Pharmacists play an important role in advising patients about the use of vitamins and nutrition supplements, says dietician and British Dietetic Association spokesperson Clare Thornton-Wood. That makes them ideally placed to explain latest guidance about vitamin D.
“Pharmacists can assist patients in assessing whether they really require vitamins and supplements, ensure the dosage is appropriate, and take into consideration interactions with other medications and possible allergies,” she says. “They can also signpost patients to obtain more detailed advice from another qualified healthcare professional, such as a registered dietitian, if required.”
Ms Thornton-Wood adds: “The majority of the population can get everything they need to be healthy by eating a healthy, balanced diet based on Public Health England's Eatwell Guide, and do not require vitamins and supplements. A balanced diet will provide other essential nutrients, such as fibre, in addition to vitamins and minerals.”
However: “There are a few population groups for whom supplements are recommended or would be useful.” A recent example, where guidance has changed, is vitamin D. This may give an opportunity for community pharmacists to boost sales.
1 Why do we need vitamin D supplements?
Vitamin D regulates calcium and phosphorus in the body, ensuring healthy bone, teeth and muscles. For much of the year, it's made by the body when skin reacts to sunlight. But between October and early March, sun in the UK isn't strong enough for our bodies to make vitamin D.
In 2014, the National Institute for Health and Care Excellence (Nice) called for improved access to supplements to prevent vitamin D deficiency, and for raised awareness of health problems associated with deficiency.
NICE guidance on increasing the use of vitamin D supplements in people in at-risk groups (see tip 5), says that some 10 million people in England – equivalent to around a fifth of adults and a sixth of children – may have low vitamin D status. Deficiency can lead to rickets in children and osteomalacia in adults. Osteomalacia can cause severe bone pain and muscle weakness.
Professor Mark Baker, director of the centre for guidelines at NICE, says: “NICE guidance recommends that people who are at risk of low vitamin D should be given better access to supplements to protect their health.
“In the UK at this time of year, sunlight doesn’t have the correct wavelength to create vitamin D in the skin. So as the sources of vitamin D available from food are limited, people who are at risk of low vitamin D status may need dietary supplements.”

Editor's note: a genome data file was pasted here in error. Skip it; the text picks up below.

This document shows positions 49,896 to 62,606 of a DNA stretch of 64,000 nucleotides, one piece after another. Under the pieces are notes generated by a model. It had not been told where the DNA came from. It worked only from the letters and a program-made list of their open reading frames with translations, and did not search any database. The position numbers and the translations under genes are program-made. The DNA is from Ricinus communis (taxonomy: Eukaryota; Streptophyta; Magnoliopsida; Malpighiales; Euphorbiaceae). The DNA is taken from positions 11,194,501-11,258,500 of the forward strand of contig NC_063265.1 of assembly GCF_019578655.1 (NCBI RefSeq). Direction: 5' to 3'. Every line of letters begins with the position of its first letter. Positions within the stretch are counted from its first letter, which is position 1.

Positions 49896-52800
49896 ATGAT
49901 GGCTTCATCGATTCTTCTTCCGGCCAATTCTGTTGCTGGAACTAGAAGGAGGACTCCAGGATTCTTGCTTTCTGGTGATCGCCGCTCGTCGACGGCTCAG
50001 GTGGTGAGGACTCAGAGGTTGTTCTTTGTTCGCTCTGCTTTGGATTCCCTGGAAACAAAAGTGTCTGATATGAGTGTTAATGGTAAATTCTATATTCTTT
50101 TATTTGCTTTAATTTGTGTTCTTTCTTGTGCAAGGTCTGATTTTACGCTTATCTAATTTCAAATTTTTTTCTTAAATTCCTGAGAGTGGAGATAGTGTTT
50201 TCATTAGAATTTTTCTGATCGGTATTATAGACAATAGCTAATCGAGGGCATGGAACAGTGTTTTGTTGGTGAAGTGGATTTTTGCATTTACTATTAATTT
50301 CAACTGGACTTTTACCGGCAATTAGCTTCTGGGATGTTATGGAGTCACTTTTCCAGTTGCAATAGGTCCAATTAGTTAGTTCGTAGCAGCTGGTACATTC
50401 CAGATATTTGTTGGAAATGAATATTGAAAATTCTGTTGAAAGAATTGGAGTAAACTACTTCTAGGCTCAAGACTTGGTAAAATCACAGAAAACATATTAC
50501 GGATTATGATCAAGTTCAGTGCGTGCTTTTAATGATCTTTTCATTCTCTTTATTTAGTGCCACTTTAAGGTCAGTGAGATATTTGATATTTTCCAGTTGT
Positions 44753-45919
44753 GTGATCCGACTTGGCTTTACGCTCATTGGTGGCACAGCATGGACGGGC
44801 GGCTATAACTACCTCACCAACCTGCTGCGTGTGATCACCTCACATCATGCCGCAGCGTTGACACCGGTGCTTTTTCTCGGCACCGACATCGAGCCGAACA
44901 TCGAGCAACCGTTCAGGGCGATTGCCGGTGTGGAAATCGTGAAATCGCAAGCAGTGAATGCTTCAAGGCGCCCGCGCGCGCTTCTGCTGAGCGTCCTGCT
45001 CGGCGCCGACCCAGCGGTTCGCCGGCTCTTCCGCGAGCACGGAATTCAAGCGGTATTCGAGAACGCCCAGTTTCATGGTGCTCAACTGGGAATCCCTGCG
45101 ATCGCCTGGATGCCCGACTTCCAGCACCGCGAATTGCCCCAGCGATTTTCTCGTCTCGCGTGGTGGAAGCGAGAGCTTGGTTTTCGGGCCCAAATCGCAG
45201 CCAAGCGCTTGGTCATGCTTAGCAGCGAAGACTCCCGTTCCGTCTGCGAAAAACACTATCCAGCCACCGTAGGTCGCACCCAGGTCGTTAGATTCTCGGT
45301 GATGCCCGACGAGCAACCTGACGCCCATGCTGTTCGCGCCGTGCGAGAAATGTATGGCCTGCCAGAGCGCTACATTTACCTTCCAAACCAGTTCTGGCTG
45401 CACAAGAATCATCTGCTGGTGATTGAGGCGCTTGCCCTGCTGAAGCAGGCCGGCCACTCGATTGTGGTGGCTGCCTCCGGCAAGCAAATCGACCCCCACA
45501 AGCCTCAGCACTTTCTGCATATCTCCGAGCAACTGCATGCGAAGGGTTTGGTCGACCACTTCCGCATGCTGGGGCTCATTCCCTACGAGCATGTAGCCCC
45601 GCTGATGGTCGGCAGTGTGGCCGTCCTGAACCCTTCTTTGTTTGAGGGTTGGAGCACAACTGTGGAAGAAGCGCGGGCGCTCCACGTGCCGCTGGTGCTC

2 How can I spot people at risk?
“Pharmacists could ask about diet and lifestyle, in particular questions regarding pregnancy or plans to conceive; whether patients are eating oily fish twice weekly and the amount of time they spend outside,” says Ms Thornton-Wood.
“Other questions might include whether patients are excluding any foods from their diet. For example, those on a dairy-free diet could benefit from a calcium and vitamin D supplement if they are not replacing dairy with other dietary sources of calcium, such as soya and calcium-fortified products."
3 Could we all benefit from extra vitamin D?
In July 2016, Public Health England (PHE) issued advice that everyone requires a daily dose of 10 micrograms (mcg) of vitamin D to maintain healthy bones, teeth and muscles. As people may struggle to obtain this from their diet alone, everyone over five “should consider” taking a supplement in the winter months.
Does this mean pharmacists can expect people to be buying vitamin D supplements in their droves? Dr Louis Levy, head of nutrition science at PHE, explains.
“A healthy, balanced diet and short bursts of sunshine will mean most people get all the vitamin D they need in spring and summer. However, everyone will need to consider taking a supplement in the autumn and winter if they don’t eat enough foods that naturally contain vitamin D or are fortified with it. And those who don’t get out in the sun, or who always cover their skin when they do, should take a vitamin D supplement throughout the year.”
Good food sources of vitamin D include:
- oily fish such as salmon, sardines and mackerel
- red meat
- egg yolks
- fortified food, such as breakfast cereals.
Source: NHS Choices
4 Could new guidance cause a spike in dispensing of vitamin D?
The PHE vitamin D guidelines were questioned by some healthcare professionals, including C+D’s GP blogger, Dr Messenger.
He wrote in August 2016 of his reservations about the need for a daily vitamin D supplement. He also worried about a rise in requests for prescriptions from charge-exempt patients, or from the "worried well," wanting to discuss the pros and cons of supplementation.
Dr Messenger pleaded for pharmacists to help out by getting up to date with the guidance and becoming "vitamin D experts". Pharmacists could discuss the recommendations with patients and show them over-the-counter options, “with the message that this isn’t something they should expect on the NHS”, he suggested.